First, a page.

Keen-eyed observers at London's Heathrow Airport on the morning of August 16, 1989 would have noticed something unusual about the Boeing 747-438 in Qantas colours that was heading for Runway 28 Right. For one thing the aircraft, which carried the name City of Canberra, registration VH-OJA, was being towed rather than driving there under its own engines.
At the short hold position, just before the runway, its tanks were topped up until fuel was dribbling from the vents on the ends of each wing. What would not have been apparent to the casual observer was that this was a special high-density jet fuel, brewed specifically for this flight by Shell Germany.
On board the aircraft were yet more signs this was not a normal flight. In the main cabin were just two cabin crew and 16 passengers including senior Qantas managers, media and engineers from Rolls Royce and Boeing. Although the aircraft interior was what you'd expect, there was no galley equipment, and only the forward doors were fitted with life rafts.
Another tell that this was not a standard flight was the pilots on board. Under the command of Captain David Massy-Greene, all four of the flight crew were Qantas Management Pilots. Three of the four were Senior Check Captains, which is like having Chris Froome, Serena Williams and Cristiano Ronaldo all in the room at the same time.
The reason for this anything-but-standard flight was revealed in a comment on the flight plan, with the words "RECORD BREAKING ATTEMPT". The flight plan also contained the crucial information that no stops were planned. The plan was to fly the aircraft non-stop from London to Sydney, the first commercial aircraft ever to attempt a journey of this length, more than 17,000 kilometres.
At the time, the record for the world's longest non-stop commercial flight stood at 16,430 kilometres, covered in 17 hours, 22 minutes by a Boeing 747SP. The SP was the stubby, chubby, mini-version of the 747 developed for airlines that wanted a longer-legged aircraft that could operate from shorter runways with a decent payload.
The 747-438 that Qantas was using for this record attempt was one of Boeing's 747-400 series, developed in response to airline demands for a longer-range aircraft but even so, the London-Sydney flight was going to be a stretch.
Equipped with Rolls Royce Derby's RB211-524G engines, the aircraft's range was around 14,800kms, well short of the 17,000kms distance between London and Sydney. Only by reducing the weight of the aircraft, topping it up to overflow with a specially doctored fuel and flying an optimal route to take advantage of favourable winds would Qantas avoid the ignominious possibility of having their aircraft forced to land somewhere well short of Sydney. When the fuel tankers uncoupled from VH-OJA as it stood just short of the runway at Heathrow on August 16, 1989, the aircraft was carrying 183.5 tonnes of fuel, which more than doubled its total weight.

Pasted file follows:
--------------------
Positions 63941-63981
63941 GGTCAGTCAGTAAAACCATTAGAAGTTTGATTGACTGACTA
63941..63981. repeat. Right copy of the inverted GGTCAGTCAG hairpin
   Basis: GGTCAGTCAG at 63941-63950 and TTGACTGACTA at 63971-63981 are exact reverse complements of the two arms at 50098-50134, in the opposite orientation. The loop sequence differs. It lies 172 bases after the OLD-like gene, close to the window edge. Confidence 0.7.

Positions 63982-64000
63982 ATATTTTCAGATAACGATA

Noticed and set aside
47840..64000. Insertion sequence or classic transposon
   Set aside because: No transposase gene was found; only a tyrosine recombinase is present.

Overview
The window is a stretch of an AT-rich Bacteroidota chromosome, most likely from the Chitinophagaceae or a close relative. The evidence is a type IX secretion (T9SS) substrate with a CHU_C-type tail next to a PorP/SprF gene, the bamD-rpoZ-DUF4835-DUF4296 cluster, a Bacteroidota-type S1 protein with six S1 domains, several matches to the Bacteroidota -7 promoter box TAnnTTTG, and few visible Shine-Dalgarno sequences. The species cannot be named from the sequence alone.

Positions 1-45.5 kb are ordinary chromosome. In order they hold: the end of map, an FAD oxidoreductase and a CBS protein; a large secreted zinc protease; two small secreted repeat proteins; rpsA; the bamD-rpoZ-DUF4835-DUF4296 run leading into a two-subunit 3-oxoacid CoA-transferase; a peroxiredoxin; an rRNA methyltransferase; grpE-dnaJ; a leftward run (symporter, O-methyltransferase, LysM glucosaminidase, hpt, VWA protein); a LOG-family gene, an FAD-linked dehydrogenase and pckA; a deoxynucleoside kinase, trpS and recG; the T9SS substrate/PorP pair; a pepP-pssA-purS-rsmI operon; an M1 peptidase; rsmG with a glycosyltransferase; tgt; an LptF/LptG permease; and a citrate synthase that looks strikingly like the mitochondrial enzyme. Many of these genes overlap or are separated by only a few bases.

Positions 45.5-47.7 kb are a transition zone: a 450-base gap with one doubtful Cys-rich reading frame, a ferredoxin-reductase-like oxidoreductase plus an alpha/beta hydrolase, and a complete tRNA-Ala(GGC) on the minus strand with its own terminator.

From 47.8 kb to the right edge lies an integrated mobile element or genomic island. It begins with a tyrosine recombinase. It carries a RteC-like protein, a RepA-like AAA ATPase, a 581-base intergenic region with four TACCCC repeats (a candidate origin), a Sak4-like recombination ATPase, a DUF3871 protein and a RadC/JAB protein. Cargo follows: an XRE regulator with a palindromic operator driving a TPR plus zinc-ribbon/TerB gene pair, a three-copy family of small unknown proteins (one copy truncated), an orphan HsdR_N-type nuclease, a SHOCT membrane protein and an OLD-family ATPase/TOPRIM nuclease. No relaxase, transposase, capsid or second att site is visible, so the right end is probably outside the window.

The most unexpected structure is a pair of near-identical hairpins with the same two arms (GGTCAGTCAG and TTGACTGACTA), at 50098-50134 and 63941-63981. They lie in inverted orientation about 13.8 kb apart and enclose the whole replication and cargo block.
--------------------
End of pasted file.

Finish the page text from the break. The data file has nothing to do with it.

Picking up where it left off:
Just after 8.30am local time, with checklists completed and the engines warmed up, Captain Ray Heiniger in the co-pilot's seat called the control tower to request clearance for takeoff. The air traffic controller responded in the affirmative and signed off with the words "Good luck and don't forget to write!"
The flight was textbook. Atmospheric conditions were better than expected, allowing City of Canberra to use less fuel than anticipated. But then somewhere over the Indian Ocean came the news that the weather in Sydney, set fair when the flight departed, had turned foul. The city was shrouded with thunderstorms and low cloud. The wind was gusting to 40 knots and visibility was down to 3kms. Flight control in Sydney was advising a 30-minute holding requirement, and for that, City of Canberra was out of fuel. There were options. The weather over Melbourne and Adelaide was fine. The crunch point was Cowra. Once the aircraft was east of Cowra, there wasn't enough fuel remaining to divert to either Adelaide or Melbourne. It was Sydney or bust.
Over Pymble the autopilot was disabled and the pilots took control for the final approach into Sydney. Just before touchdown, a warning chime and an indicator screen flashed the message "FUEL QTY LOW", indicating that less than 900 kilograms remained in the tanks. But it was enough. At 2.20pm Sydney time, VH-OJA, returned to earth, 20 hours and nine minutes after its wheels left Heathrow.
Although this was a one-off flight, and a commercial airliner that can travel from Sydney to London with a full load of paying passengers has yet to take to the skies, this was a bold venture that probed the limits of long-distance flights, and a great leap forward in the evolution of the Kangaroo Route.
With Qantas's first flight between Perth and London on March 24, the ultimate dream of non-stop flight between east coast Australia and the UK just got one step closer.
The Boeing 747-438 that made the historic London-Sydney non-stop flight, VH-OJA, City of Canberra, can be seen at the Historical Aircraft Restoration Society located at Wollongong Airport at Albion Park, just over an hour's drive south of Sydney.
This article was written with information from a number of sources, most prominently that written by John McHarg on the aussieairliners.org website.
See also: Record-breaking Qantas jumbo retires